General Moore was in command of that portion of the line, under General Walker's orders, from 10th to 14th November. The command I found General Walker exercising — extending over all the troops west of Chattanooga creek — was under the general supervision of Lieutenant-General Hardee; and upon General Walker's going away on a short leave on the 12th November, which he informed me he had some weeks before applied for, and upon the assurance of General Bragg that he would telegraph him when Sherman came up, before which time he anticipated no trouble, this command devolved on me. I at once asked for written instructions from the corps commander as to the mode of defence of the line, but received none. The command was a unit, and was doubtless intended to be handled as such. I continued to exercise it, and gave orders subject to the approval of Lieutenant-General Hardee, until his headquarters were removed from the extreme right of the army to a point a little east of Chattanooga cre
Southern Historical Society Papers, Volume 8. (ed. Reverend J. William Jones), Cleburne and his division at Missionary ridge and Ringgold gap. (search)
detachment of Longstreet's corps and Johnson's division, and of Grant's strength about being increased by the arrival of Sherman's fresh corps, no doubt induced General Bragg's recall of Cleburne's division to take part in the battle now evidently iof the rising ground near the mouth of Chickamauga river. The troops moved at double quick, and arrived none too soon. Sherman's advance was endeavoring to occupy the ground, and Cleburne bad to fight for position — the men firing by file as they the reduction of General Bragg's force by the detachments referred to, the increase of General Grant's by the arrival of Sherman, and the loss of Lookout Mountain, that General Bragg would not attempt longer to hold the extended line of Missionary Rharge again in gallant but vain effort. Cleburne's veterans found foeman worthy of their steel in the army commanded by Sherman and led by such lieutenants as Corse, Ewing, Leightburn, and Loomis. Almost the entire day was thus consumed. The enem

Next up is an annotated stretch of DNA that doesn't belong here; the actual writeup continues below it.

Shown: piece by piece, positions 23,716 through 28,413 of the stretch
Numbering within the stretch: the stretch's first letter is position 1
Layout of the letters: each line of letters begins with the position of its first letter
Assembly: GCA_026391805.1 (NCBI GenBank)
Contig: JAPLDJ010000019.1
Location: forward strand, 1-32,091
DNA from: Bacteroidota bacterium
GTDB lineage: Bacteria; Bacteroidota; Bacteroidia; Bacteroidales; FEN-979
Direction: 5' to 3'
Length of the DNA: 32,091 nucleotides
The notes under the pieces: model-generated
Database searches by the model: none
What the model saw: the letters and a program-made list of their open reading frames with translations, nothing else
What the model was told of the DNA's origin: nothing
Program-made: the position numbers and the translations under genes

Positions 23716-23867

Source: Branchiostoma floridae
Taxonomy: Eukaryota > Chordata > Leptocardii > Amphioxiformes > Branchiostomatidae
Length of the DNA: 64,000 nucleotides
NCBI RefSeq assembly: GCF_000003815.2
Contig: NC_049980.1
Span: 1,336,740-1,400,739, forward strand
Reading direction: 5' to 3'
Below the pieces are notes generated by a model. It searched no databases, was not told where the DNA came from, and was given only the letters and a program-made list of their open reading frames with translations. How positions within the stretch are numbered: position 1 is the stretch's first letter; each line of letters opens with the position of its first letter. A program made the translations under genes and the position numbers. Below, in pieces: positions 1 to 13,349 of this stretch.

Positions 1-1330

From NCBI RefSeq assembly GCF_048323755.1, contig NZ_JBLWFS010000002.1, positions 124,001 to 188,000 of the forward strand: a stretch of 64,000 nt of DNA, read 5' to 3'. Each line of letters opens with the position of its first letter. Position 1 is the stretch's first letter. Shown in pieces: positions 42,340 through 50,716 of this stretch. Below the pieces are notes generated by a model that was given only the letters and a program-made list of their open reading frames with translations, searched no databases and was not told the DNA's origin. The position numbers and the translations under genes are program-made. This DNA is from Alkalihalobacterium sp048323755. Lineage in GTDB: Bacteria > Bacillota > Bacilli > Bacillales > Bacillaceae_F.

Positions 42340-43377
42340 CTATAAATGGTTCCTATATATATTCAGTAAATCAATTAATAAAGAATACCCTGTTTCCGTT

Southern Historical Society Papers, Volume 8. (ed. Reverend J. William Jones), General Forrest's operations against Smith and Grierson. (search)
r from General Polk.headquarters, Demopolis, March 4, 1864. General Cooper, Adjutant and Inspector General, Richmond: I send by Captain Vanderford accompanying dispatches, among them a communication from Major-General Forrest, containing account of his operations in checking and defeating the enemy's cavalry forces, intended to form a junction with his infantry at Meridian. You will perceive that it was a brilliant affair, and that it accomplished my wishes in effectually preventing General Sherman availing himself of his cavalry in his contemplated operations. That success destroyed his campaign. Dispatches from General Lee's forces, just received, are of a very gratifying character. He has overtaken the enemy, on the west of Pearl river, in a very exhausted state, from a want of provisions and forage, and a long and hurried march, and is cutting up the rear of his column. I have hopes of destroying also some of his boats that have gone up the Yazoo towards Grenada. Ross's